Nationwide Population Study Finds No Harm from In Utero Exposure to ADHD Medication

Now that ADHD pharmaceuticals are among the most widely prescribed medications during pregnancy, we need to be aware of any long-term harms to offspring from in-utero exposure.

Denmark has a single-payer public health care system that encompasses virtually its entire population. Combined with national registers that track demographic as well as health data for the whole population, this makes it easy to do population-wide studies.

Availing itself of these registers, an international study team looked at all 1,068,073 single births from 1998 to 2015. It then followed all these individuals through the end of 2018, or until any developmental diagnosis, death, or emigration, whichever came first.

The team compared children of mothers who continued ADHD medication (methylphenidate, amphetamine, dexamphetamine, lisdexamphetamine, modafinil, atomoxetine, clonidine) during pregnancy with children of mothers who discontinued ADHD medication before pregnancy. There were 898 of the former and 1,270 of the latter in the cohort.

To reduce the influence of potential confounding variables, the team adjusted for maternal age, parity, maternal psychiatric history, in- or outpatient admission to psychiatric ward within two years prior to pregnancy and until delivery, use of other psychotropic medications during pregnancy, number of hospitalizations during pregnancy not related to psychiatry, smoking during pregnancy, living alone, education, birthyear, and psychiatric history of the father. 

Children exposed in utero to ADHD medication were found to be at no greater risk of any developmental impairment.

The timing of the exposure by trimester of pregnancy made no difference. Neither did the duration of exposure.

Neither children exposed to stimulant medications (methylphenidate, amphetamine, dexamphetamine, lisdexamphetamine, modafinil) nor to non-stimulants (atomoxetine, clonidine) were at greater risk of any developmental impairment

Focusing more narrowly on specific impairments, children exposed in utero to ADHD medication were no more likely to be autistic. They were more likely to have ADHD, but the association did not reach statistical significance.

Children exposed in utero to ADHD medication were also no more likely to develop hearing or cerebral vision impairment or febrile seizures or a growth impairment. Surprisingly, they were 40% less likely to become epileptic, the only statistically significant association found in the study.

The authors concluded, “Our results are important because stimulant medications are critical for many adults, including women of childbearing age, to perform their essential functions at work, home, and school. Pregnant women who depend on stimulants for daily functioning must weigh the potential of exposing their fetus to unknown developmental risks against potential medical, financial, and other consequences to both mother and child that are associated with exacerbation of ADHD symptoms when stopping the medication, such as inability to maintain employment and unsafe driving. The present study provides reassurance that several essential categories of child outcomes that could reasonably be suspected to be affected by stimulants, including body growth, neurodevelopment, and seizure risk, do not differ based on antenatal stimulant exposure. Future studies would benefit from larger sample sizes making it possible to conduct stratified analyses on ADHD medication type.”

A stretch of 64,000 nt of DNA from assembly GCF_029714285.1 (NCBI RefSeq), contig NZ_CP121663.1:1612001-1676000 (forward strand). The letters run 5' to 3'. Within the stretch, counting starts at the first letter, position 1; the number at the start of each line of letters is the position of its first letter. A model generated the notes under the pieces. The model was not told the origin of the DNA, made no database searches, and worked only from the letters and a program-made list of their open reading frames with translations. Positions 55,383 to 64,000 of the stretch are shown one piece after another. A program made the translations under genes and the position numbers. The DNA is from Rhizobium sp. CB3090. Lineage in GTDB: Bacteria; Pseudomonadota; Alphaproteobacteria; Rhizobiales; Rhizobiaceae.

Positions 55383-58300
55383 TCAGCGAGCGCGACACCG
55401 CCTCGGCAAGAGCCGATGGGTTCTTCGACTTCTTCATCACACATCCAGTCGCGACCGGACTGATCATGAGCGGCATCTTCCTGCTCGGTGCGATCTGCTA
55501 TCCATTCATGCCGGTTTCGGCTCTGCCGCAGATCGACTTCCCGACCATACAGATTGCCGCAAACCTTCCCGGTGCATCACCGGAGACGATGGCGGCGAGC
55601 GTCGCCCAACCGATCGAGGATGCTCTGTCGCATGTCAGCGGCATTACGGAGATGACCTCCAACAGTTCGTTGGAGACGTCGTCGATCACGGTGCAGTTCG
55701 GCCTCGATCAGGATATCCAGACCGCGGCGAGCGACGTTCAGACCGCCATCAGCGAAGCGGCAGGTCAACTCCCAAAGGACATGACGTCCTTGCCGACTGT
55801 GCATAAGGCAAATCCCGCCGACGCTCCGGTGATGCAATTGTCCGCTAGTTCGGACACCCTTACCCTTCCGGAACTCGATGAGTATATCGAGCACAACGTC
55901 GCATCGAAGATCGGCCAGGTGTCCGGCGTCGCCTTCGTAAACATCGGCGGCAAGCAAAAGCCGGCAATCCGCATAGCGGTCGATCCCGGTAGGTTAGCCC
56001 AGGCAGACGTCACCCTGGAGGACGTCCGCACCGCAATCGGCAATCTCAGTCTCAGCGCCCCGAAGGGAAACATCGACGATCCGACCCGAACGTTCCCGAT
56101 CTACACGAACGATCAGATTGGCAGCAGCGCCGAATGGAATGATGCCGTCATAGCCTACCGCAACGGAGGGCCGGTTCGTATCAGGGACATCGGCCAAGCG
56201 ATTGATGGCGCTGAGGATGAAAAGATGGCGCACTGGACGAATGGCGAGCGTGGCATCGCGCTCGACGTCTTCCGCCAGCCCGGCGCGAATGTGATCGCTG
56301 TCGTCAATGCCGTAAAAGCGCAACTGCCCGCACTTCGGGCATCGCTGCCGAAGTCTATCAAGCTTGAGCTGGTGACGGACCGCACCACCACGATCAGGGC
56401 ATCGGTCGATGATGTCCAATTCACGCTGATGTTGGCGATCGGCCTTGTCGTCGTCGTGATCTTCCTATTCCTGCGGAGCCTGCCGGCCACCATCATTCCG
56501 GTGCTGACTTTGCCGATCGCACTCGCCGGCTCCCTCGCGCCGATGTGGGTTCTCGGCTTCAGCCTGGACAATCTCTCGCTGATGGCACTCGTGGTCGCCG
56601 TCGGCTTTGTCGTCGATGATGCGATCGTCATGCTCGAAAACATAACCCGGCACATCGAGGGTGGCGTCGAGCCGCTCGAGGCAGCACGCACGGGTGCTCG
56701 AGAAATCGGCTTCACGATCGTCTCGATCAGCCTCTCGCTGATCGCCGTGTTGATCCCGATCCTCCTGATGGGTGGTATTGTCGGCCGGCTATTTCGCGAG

Kathrine Bang Madsen, Thalia K. Robakis, Xiaoqin Liu, Natalie Momen, Henrik Larsson, Julie Werenberg Dreier, Helene Kildegaard, Jane Bjerg Groth, Jeffrey H. Newcorn, Per Hove Thomsen, Trine Munk-Olsen, and Veerle Bergink, “In utero exposure to ADHD medication and long-term offspring outcomes,” Molecular Psychiatry (2023), https://doi.org/10.1038/s41380-023-01992-6.

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News Tuesday: Fidgeting and ADHD

A recent study delved into the connection between fidgeting and cognitive performance in adults with Attention-Deficit/Hyperactivity Disorder. Recognizing that hyperactivity often manifests as fidgeting, the researchers sought to understand its role in attention and performance during cognitively demanding tasks. They designed a framework to quantify meaningful fidgeting variables using actigraphy devices.

(Note: Actigraphy is a non-invasive method of monitoring human rest/activity cycles. It involves the use of a small, wearable device called an actigraph or actimetry sensor, typically worn on the wrist, similar to a watch. The actigraph records movement data over extended periods, often days to weeks, to track sleep patterns, activity levels, and circadian rhythms. In this study, actigraphy devices were used to measure fidgeting by recording the participants' movements continuously during the cognitive task. This data provided objective, quantitative measures of fidgeting, allowing the researchers to analyze its relationship with attention and task performance.)